Let’s Get Ready To Rumble

Tim Stones

Tim Stones is the head distiller at Manly Spirits in Australia, former global brand ambassador for Beefeater gin and one of the most respected and loved people in the UK bar scene. He’s about to take up his biggest challenge and step in the ring for his first boxing match.

I’ve never been in a proper fight or thrown a punch in anger in my life.  To those of you that know me, this won’t come as a surprise. In fact, most would probably describe me as a bit of a soft twat.

And I’m ok with that. I’m proud that whenever violence has been on the cards I’ve always been able to walk away or talk my way out of it. I’ve not been averse to the odd friendly play fight (I always lost), but I’ve always avoided the real thing. Because of, or perhaps in spite of this, last week I did something that has been met with the following responses:

“Hahahahahahaha! You?! But you’re a soft twat!”

“Really? Why?”

“Hmm. I’m not too happy about that.”

The thing is, I’ve signed up for an amateur boxing match.

Let’s backtrack a little. Cycling has always been my exercise of choice. But cycling can take time. And these days it’s time I don’t have. 12 hour days as standard put pay to a good 2 to 3-hour ride on a regular basis. Trouble was, I’d not done much exercise for six months and it was starting to show, mostly in my midriff.

Six months ago, while on my way to the brewery near my workplace (part of the midriff problem), I stumbled upon the White Collar Boxing Gym and signed up for a two-week trial. Close to work with intense hour-long sessions. It seemed like a good idea. After all, if used correctly, a boxing gym is a brutally efficient place to get into shape.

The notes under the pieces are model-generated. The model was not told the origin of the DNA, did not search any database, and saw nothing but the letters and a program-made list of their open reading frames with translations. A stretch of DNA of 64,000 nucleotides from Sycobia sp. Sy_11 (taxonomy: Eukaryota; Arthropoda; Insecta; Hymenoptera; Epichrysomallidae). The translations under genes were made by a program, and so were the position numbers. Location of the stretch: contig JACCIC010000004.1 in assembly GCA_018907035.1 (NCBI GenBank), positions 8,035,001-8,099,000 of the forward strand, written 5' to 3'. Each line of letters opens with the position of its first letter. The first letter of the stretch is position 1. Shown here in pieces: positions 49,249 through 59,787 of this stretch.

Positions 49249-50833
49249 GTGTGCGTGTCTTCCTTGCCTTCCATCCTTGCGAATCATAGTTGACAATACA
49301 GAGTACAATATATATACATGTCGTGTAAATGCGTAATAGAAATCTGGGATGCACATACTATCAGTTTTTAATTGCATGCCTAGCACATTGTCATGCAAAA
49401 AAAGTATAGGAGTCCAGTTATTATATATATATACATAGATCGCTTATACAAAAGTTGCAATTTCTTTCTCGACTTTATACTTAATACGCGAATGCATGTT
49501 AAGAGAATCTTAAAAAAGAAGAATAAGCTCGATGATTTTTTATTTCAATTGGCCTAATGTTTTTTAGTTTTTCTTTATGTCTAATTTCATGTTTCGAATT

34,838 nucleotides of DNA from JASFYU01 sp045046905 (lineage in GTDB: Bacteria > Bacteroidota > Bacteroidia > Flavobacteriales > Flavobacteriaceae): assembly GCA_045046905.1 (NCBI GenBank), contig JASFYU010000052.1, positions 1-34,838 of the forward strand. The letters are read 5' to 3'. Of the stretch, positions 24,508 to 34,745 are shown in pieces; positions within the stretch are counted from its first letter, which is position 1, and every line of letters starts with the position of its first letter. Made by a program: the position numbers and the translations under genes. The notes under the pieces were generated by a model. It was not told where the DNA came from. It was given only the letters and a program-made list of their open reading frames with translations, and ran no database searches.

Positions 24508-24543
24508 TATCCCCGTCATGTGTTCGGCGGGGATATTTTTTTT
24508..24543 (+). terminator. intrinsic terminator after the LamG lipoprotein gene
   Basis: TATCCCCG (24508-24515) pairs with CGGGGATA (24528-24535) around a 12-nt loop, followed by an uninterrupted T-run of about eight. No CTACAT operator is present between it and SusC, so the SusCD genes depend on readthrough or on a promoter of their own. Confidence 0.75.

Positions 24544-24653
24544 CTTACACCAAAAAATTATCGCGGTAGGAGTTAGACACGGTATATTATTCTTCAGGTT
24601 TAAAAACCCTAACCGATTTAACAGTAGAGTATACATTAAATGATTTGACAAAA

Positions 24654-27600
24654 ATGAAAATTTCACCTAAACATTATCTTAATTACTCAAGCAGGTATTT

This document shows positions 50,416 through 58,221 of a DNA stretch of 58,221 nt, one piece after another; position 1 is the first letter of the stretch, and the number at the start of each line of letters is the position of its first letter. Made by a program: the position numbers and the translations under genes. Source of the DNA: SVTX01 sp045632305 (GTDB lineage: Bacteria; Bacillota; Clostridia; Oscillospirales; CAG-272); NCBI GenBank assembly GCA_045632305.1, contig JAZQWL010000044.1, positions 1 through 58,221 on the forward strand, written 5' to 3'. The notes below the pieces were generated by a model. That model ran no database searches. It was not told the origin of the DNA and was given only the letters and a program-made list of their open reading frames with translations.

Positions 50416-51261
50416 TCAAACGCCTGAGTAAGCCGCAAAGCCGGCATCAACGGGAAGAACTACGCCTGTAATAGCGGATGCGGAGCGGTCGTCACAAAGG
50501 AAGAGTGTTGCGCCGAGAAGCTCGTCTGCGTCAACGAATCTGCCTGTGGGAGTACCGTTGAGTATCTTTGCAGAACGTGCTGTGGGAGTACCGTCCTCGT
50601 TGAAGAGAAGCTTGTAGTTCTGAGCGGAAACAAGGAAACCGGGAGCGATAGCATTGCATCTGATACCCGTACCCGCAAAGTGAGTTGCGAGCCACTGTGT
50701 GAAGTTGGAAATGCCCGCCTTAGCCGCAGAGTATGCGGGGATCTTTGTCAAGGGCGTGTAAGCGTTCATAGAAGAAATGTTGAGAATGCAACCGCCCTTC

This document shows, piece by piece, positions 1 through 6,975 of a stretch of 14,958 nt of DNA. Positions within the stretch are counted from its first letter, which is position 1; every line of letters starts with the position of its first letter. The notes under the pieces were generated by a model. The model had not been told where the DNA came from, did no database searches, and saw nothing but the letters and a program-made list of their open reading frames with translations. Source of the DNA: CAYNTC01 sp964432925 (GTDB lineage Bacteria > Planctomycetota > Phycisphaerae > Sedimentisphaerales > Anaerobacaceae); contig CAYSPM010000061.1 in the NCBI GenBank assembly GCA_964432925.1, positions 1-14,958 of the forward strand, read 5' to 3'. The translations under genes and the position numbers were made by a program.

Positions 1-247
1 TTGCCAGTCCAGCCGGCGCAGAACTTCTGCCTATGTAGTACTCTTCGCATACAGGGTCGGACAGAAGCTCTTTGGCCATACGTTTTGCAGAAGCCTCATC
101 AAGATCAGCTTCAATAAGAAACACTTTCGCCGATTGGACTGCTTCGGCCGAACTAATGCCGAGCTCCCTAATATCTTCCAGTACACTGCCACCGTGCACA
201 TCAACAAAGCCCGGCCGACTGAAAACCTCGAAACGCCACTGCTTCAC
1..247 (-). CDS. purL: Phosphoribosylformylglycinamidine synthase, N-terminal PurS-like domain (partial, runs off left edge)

Now, I’ve never been what you could call a die-hard boxing fan. The pugilistic arts have interested me but always from a safe distance. Normally the distance between my sofa and the MGM Grand. However, the lack of regular exercise was looming large. A solution was needed.

I went to a handful of the evening sessions and it was quickly revealed to me that I was utterly out of my depth. I had no idea about anything. ANYTHING. These guys were hardcore. The way they skipped about the ring, ducking, and diving, bobbing and weaving, taking and delivering punches with skill. It looked fucking cool and I was the polar opposite.  So I switched to the morning sessions. More focus on cardio and less on being punched in the face.

But I wanted to get better. I wanted to look like I knew what I was doing. To be able to move like a boxer, to be able to throw a proper punch, to block, parry and switch. If not float-like-a-butterfly-sting-like-a-bee, then, at the very least bob-up-and-down-like-a-fat-kid-in-a-lifevest-while-not-getting-knocked-out.

Enter Jamie, a friendly but hard as fuck Glaswegian boxing trainer. After a word with him one morning, I started five weeks of boxing technique training with the sole aim of not looking like a newborn deer wearing boxing gloves in the evening sessions. I was prepared to work hard, what I wasn’t prepared for was how much I’d enjoy it.

Especially when it started to come together. Much like when you find your groove on a busy night’s bartending. Punches started to land where they were supposed to, and with increasing power. It began to feel good. The other trainers commented that I wasn’t anywhere near as bad as I was a few weeks ago. Spurred on by this glowing praise, my growing enthusiasm and perhaps as a result of being mildly concussed from a gentle sparring session, I signed up to fight.

I write this on the 21st December 2017. In exactly four months from now, all going well, I will be stepping into a ring in my first (and last?) fully-sanctioned amateur boxing bout. Those that know me will find the prospect of me being punched in the face highly amusing, so I’m going to keep you updated on the training along the way.

Wish me luck. I’m going to need it.





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